Friday, 15 October 2010
People Love Reading or Please Listen - Reconsider
There is so much wrong with this decision that it is hard to know where to begin. I could start by saying that the PLR Office is not a Quango in any meaningful sense. It's not like The National Institute for Clinical Excellence (NICE) for example, which decides which drugs to fund or The Audit Commission with investigative powers.
PLR does what it says on the tin: it establishes by the use of rolling samples of borrowings from Public Lending Libraries, how many loans have been made of which titles and recompenses living British authors of those books at a few pence per loan (currently around 6p). No-one says "well that author or that book is more deserving of payment than this.": it's a straightforward computational job.
If you have registered your titles, they qualify, assuming you are eligible in the first place: i.e. you are alive, British and have your name on the title page.
But although the principles are simple, the proportions and percentages have to be agreed among all contributors listed on the title page, the samples have to be carefully taken and the extrapolation done. Amazingly the outstanding current Registrar, Jim Parker, does this with a staff of nine, covering something like 133 million titles
There are surprising results among the most borrowed: J. K. Rowling at 96; Philip Pullman at 221; Bill Bryson at 246. You'd expect them all to be higher, except that their fans probably prefer to buy their books.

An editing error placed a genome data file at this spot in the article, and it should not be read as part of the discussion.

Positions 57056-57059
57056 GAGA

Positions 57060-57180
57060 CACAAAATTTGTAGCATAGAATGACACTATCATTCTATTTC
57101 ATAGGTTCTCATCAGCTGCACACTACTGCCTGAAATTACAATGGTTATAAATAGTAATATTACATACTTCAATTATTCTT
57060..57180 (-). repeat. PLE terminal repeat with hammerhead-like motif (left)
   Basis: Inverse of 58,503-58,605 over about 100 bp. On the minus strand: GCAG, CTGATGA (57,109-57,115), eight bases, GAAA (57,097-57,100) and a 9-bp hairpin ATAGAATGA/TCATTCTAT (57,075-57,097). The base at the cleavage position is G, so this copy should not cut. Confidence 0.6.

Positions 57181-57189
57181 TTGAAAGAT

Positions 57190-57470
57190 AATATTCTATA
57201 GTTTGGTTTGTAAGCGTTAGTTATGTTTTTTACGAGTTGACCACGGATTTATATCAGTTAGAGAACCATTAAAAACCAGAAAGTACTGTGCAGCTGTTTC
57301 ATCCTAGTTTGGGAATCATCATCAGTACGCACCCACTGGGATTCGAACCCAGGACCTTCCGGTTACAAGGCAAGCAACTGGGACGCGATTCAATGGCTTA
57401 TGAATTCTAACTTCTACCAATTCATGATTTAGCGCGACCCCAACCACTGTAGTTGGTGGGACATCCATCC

Can you imagine that this scheme will be more efficiently or cheaply run by any other body? (currently the rumour is that this function might be taken on by the Arts Council). Any additional costs to set up the running of it differently will come out of the pot of money allocated to writers. Nor could it possibly be "more transparent and accountable". The Registrar is accountable to the Secretary of State for Culture, Olympics, Media and Sport (DCOMS), currently Jeremy Hunt. The loans are listed as transparently as they can be on every printout made by every registered writer.
This sum of money, received every February is a lifeline for writers at a time of recession when we hear of books cancelled, advances slashed. For many writers PLR is their sole or substantial portion of their income. Writers like the late great Brigid Brophy and other members of the Writers' Action group, fought for a decade to get this payment on the statute books; she would be turning in her grave to see what is happening to it now.
Yes I know the PLR itself has not been abolished - only the Office. But does anyone really believe it will survive after the four years the current agreement has left to run? Please write to your MP, Jeremy Hunt the Secretary of State and Ed Vaizey, the Minister for Culture, urging them to retain the Registrar and the PLR Office.
In hard times, people need to be able to borrow books for free and writers need some compensation every time they do so. 4,000 of us signed the petition; we need the support of all readers. Dust down your old placards and banners or PLR aged 26 will die aged 30.